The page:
Manchester City consider challenge to €60m financial fair play fine

Eight of nine clubs involved in penalty process close to deal with watchdog

Manchester city owner Sheikh Mansour bin Zayed Al Nahyan: Club may yet be excluded from next season’s Champions League. Photograph: Getty Images

Manchester city owner Sheikh Mansour bin Zayed Al Nahyan: Club may yet be excluded from next season’s Champions League. Photograph: Getty Images

Wed, May 7, 2014, 01:00


Manchester City, furious at being bracketed with spendthrift Paris Saint-Germain, are considering taking on Uefa’s new financial fair play regime after it emerged both clubs face huge fines of almost £50m and restrictions on their big money squads.

In a game of high stakes poker that must be settled one way or the other before Friday’s deadline, Manchester City must decide whether to reluctantly accept the punishment on the table or face the matter being referred to the club financial control body’s adjudicatory chamber.

That panel, chaired by the Portuguese judge Jose Narciso da Cunha Rodrigues, could conceivably decide to impose an even harsher punishment - up to and including excluding Sheikh Mansour’s title chasing club from next season’s Champions League altogether.

Eight of the nine clubs still involved in the process are understood to be close to a settlement with the investigatory arm of Uefa’s CFCB, which has been poring over the accounts of the 236 clubs that qualifed for European competition during the two seasons under scrutiny, over the past 18 months. Besides City and PSG, the other seven transgressors are understood to be from outside the big four leagues in Europe and facing much smaller penalties.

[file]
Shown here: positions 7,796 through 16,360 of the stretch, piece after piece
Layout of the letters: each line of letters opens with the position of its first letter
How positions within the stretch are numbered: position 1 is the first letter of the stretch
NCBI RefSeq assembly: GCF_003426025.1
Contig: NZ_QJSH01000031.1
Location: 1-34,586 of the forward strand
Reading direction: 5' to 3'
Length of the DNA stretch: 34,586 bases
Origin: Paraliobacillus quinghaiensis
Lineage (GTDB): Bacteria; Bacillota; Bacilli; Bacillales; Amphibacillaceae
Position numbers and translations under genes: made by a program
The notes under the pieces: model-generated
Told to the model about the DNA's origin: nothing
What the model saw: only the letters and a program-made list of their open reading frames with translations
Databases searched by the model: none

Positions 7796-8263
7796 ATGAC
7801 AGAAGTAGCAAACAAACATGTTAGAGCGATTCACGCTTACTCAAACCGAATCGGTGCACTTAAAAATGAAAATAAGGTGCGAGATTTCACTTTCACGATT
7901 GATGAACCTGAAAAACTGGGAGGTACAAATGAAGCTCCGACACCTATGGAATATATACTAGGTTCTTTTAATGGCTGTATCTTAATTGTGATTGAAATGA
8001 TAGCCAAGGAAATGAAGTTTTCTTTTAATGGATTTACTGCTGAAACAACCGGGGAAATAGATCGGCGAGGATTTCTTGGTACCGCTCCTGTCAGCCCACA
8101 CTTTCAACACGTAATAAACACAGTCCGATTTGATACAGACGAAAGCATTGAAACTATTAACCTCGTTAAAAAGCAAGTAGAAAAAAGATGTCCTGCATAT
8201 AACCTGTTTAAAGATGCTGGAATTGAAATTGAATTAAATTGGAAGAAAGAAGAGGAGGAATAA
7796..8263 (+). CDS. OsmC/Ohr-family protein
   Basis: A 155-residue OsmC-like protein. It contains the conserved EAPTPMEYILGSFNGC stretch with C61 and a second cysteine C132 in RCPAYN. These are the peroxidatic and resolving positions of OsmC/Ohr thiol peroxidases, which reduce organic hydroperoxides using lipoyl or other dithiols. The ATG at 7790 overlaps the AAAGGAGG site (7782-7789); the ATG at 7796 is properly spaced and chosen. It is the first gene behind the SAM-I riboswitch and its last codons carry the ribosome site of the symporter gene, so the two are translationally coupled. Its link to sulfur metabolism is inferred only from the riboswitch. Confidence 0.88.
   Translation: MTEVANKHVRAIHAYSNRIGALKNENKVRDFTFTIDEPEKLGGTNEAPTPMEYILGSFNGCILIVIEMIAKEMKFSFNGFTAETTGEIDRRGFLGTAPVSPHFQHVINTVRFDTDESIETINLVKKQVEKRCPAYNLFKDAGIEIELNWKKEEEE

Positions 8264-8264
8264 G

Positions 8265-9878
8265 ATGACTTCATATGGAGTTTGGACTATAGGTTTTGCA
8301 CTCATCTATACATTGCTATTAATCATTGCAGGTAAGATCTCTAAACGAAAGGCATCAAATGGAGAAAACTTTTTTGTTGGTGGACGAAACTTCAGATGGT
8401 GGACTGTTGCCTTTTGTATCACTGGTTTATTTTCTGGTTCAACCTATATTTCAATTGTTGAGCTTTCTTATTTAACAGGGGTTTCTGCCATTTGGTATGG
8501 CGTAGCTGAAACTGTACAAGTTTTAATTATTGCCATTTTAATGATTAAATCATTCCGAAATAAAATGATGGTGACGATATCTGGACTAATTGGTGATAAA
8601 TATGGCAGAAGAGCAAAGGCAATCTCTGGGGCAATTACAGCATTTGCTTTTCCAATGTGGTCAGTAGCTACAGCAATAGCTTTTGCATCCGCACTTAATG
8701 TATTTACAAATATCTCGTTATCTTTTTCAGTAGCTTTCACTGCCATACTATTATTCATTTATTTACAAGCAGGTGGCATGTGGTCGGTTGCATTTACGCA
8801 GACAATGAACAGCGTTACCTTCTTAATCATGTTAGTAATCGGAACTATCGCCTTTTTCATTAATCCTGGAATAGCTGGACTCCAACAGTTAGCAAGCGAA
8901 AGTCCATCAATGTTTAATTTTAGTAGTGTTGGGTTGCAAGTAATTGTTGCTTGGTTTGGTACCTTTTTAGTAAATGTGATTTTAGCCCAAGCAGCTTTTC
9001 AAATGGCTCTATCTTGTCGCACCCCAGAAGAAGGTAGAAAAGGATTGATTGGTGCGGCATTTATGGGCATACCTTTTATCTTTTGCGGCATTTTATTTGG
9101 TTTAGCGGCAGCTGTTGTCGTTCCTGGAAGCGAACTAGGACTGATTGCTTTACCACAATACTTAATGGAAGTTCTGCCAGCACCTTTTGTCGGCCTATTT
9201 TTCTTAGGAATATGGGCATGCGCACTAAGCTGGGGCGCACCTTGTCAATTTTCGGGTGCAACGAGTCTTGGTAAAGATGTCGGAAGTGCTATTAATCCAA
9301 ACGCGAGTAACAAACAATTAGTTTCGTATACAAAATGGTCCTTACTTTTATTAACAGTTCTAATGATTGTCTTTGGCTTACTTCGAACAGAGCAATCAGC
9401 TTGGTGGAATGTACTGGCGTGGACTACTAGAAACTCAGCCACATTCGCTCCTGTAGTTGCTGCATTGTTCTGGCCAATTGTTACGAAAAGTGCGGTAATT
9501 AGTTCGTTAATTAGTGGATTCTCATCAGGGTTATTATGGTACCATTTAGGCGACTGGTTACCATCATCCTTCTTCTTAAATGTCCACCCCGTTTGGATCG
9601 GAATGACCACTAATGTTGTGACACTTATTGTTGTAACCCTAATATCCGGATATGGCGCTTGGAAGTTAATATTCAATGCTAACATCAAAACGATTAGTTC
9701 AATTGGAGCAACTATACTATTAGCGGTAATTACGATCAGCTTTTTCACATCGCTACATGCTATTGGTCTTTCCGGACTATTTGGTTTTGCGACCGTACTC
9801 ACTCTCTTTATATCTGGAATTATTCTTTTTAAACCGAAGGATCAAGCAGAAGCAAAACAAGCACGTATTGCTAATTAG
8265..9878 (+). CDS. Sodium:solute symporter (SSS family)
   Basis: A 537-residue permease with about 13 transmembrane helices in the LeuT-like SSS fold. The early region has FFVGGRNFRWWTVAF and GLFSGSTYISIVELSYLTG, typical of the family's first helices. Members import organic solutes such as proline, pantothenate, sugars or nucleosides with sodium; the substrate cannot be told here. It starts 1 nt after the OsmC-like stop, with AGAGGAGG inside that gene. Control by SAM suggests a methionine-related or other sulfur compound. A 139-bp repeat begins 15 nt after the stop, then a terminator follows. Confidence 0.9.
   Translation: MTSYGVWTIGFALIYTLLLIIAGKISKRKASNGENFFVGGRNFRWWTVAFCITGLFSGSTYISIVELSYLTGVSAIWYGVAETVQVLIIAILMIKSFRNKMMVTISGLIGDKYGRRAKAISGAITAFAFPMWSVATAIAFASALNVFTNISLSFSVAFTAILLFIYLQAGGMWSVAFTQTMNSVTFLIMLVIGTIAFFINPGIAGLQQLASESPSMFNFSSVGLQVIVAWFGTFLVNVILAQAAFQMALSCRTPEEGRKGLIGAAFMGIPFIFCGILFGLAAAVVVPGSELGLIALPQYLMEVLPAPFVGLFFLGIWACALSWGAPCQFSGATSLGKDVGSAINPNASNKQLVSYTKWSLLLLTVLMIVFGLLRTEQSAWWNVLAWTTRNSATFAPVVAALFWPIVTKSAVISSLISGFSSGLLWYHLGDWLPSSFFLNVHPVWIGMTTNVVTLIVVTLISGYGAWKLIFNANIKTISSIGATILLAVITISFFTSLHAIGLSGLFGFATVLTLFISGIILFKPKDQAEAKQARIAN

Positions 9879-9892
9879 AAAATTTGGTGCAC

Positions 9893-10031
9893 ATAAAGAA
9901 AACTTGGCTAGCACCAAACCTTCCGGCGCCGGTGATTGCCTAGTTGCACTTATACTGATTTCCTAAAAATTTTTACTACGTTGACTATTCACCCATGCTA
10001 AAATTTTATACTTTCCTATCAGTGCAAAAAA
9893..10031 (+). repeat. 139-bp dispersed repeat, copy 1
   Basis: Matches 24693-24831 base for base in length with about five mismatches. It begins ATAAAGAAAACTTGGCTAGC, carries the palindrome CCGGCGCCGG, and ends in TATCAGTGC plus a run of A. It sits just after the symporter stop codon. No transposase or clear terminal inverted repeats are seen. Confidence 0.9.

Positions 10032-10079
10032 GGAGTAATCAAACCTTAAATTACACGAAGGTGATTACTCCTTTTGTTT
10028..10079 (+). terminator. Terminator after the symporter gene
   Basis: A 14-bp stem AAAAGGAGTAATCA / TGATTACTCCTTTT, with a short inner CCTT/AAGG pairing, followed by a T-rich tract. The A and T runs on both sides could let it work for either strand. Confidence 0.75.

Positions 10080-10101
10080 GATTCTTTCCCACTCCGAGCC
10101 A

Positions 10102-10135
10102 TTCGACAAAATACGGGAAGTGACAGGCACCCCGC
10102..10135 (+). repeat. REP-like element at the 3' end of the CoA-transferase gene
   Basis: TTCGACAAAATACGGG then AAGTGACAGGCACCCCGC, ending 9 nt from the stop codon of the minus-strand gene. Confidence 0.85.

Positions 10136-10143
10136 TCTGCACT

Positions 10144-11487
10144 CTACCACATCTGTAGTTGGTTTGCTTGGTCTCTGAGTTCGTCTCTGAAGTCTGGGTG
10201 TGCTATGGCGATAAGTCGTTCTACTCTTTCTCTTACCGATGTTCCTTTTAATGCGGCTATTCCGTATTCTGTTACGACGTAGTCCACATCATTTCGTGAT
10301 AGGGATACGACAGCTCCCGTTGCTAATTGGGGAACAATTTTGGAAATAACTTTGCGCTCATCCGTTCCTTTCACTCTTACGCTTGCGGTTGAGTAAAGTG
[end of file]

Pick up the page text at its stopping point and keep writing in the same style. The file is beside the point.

Under the punishment proposed by Uefa, which PSG is believed to be close to accepting, both clubs would receive fines of EUR20m per season for the next three years, plus a reduction on their European squad size from 25 to 21 and a cap on their wage bill to peg it at the current level.

PSG’s coach, Laurent Blanc, said the proposed sanctions would limit his ability to compete in the Champions League and would force him to be prudent in the transfer market. “We’ll have to target things well and be smart,” he said. “We’ll have to be very precise in order to improve this team but I think we can and we will.”

Manuel Pellegrini refused to speculate on what the FFP process might mean for City. “I don’t know about that,” he said. “Not official [YET, SO]nothing more to say. When there is official news from Uefa we can analyse what will happen.”

Because of Uefa’s homegrown players rule, which requires at least eight players in a European squad to have been trained domestically for three years between the ages of 15 and 21, that is likely to lead to City having to leave out some highly paid stars in favour of young talent.

There is a feeling in Abu Dhabi and the Etihad that Manchester City have been unfairly targeted but sources close to the Uefa process insist the size of the punishment fits the crime. Under the rules, ostensibly designed to cool wage inflation and prevent clubs buying their way to success, clubs are allowed losses of EUR45m over the 2011-12 and 2012-13 seasons.